Winner of the John Frederick Lewis Award for 2007
Friedrich Overbeck’s “Italia und Germania” (1811-1828) is a well-known image in its native Germany, where it is usually seen as an allegory of the perennial longing of German artists and poets for the beauty and harmony of the land “where the lemon tree blooms.” It is not so well known, outside specialist circles, that the earliest sketches for this iconic painting bore the title “Sulamith (the Shulamite of the Song of Solomon) and Maria” and formed part of a series of drawings and texts produced and shared by Overbeck and his close friend Franz Pforr, the young founders of the school of painters generally referred to as “Nazarenes.” Closely linked to the philosopher Friedrich Schlegel and his wife Dorothea, the daughter of the celebrated Jewish philosopher Moses Mendelssohn and a convert, along with her husband, to Roman Catholicism, the Nazarenes advocated the renewal of earlier and purer forms of art and religion and looked forward to a condition in which things that had been separated from their original unity—not only art and religion, but word and idea, poetry and philosophy, feminine and masculine, and, not least, Jews and Christians—would be brought together again, as Overbeck said, “in harmony and mutual respect.” The contextualization of Overbeck’s “Italia und Germania” in this essay reveals a painting that is a rich repository of meanings, an emblem not only of the sisterhood of North and South, the early German and early Italian traditions in art, but of the general Romantic longing for reconciliation, reunion, and the overcoming of historical alienation.
Lionel Gossman is Professor Emeritus in the Department of Romance Languages and Literature at Princeton University. He is a member of the American Philosophical Society, elected in 1996.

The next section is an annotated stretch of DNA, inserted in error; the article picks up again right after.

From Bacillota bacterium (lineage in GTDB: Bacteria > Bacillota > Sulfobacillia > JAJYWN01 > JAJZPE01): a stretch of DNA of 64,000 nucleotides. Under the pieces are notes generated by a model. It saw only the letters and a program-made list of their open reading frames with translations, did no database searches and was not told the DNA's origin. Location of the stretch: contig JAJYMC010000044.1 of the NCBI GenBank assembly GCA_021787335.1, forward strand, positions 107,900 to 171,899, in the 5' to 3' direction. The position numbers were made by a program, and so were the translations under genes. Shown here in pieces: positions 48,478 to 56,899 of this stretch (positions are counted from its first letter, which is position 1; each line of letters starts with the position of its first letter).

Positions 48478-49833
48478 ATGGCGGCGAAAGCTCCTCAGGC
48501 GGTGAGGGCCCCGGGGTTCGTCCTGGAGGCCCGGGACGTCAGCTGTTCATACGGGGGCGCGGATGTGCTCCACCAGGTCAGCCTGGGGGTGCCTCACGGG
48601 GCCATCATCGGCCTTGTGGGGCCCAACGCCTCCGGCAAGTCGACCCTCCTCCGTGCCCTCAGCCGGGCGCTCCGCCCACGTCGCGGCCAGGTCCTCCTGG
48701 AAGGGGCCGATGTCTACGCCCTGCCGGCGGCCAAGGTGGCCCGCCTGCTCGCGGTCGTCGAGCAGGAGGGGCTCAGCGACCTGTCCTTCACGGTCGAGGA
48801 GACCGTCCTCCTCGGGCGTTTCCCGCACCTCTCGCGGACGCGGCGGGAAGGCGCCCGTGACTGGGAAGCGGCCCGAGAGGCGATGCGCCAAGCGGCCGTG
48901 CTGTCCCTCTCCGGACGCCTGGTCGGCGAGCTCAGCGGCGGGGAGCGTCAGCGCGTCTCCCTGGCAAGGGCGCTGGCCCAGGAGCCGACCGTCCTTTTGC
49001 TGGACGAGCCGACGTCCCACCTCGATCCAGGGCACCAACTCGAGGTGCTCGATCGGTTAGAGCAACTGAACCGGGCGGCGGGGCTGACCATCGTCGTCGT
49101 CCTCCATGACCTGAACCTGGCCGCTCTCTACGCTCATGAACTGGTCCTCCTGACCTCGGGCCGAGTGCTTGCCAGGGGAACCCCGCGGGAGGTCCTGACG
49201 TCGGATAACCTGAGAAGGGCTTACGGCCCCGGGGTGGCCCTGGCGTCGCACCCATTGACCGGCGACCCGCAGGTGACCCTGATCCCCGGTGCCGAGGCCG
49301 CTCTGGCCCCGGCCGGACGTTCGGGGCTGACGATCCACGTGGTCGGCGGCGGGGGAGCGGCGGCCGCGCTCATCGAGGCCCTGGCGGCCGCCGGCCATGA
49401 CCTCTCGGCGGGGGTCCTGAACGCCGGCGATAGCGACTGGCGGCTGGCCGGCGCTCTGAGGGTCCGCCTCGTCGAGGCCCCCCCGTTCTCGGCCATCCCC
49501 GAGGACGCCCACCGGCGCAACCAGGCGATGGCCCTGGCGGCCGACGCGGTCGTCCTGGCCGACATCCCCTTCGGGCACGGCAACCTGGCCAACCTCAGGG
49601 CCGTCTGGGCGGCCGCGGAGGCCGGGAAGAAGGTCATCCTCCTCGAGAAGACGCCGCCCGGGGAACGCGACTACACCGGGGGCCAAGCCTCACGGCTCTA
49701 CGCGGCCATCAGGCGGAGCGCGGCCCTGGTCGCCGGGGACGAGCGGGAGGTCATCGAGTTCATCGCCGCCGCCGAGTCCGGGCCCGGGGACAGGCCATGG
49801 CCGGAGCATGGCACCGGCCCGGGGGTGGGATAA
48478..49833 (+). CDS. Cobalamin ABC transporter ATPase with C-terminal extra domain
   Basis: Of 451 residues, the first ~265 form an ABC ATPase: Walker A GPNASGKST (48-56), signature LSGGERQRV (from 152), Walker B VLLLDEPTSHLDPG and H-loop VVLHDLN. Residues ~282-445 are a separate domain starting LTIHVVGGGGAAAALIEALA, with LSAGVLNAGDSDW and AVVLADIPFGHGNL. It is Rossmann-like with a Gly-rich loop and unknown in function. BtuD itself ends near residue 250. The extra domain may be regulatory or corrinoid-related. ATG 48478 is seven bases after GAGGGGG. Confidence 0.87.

Lionel Gossman addresses a topic of general importance, which is the relationship between art, life, and religious belief. He has an impressive knowledge of the historical situation and philosophical background of the time. He gives excellent translations from original German sources that are not only accurate but may enable the Anglophone reader to truly grasp the spirit of the sources. This book serves as a thoughtful and elegantly written introduction to the way of thinking of one of the most important of the Nazarene painters.
Lehrstuhl für Neuere und neueste Kunstgeschichte
Staatliche Akademie der Bildenden Künste
Lionel Gossman's study offers an important interpretation of Overbeck's painting. It treats the evolution of the Nazarene artists' preoccupation with religious issues in an engaging manner and offers a social-historical and theological context to Overbeck's painting by looking interestingly at a wide range of issues and contacts in his early Nazarene period. The book engages readers as it situates the painting in an innovative manner and touches on many interesting issues of the period.
Richard I. Cohen
The Hebrew University, Jerusalem
author of Jewish Icons: Art and Society in Modern Europe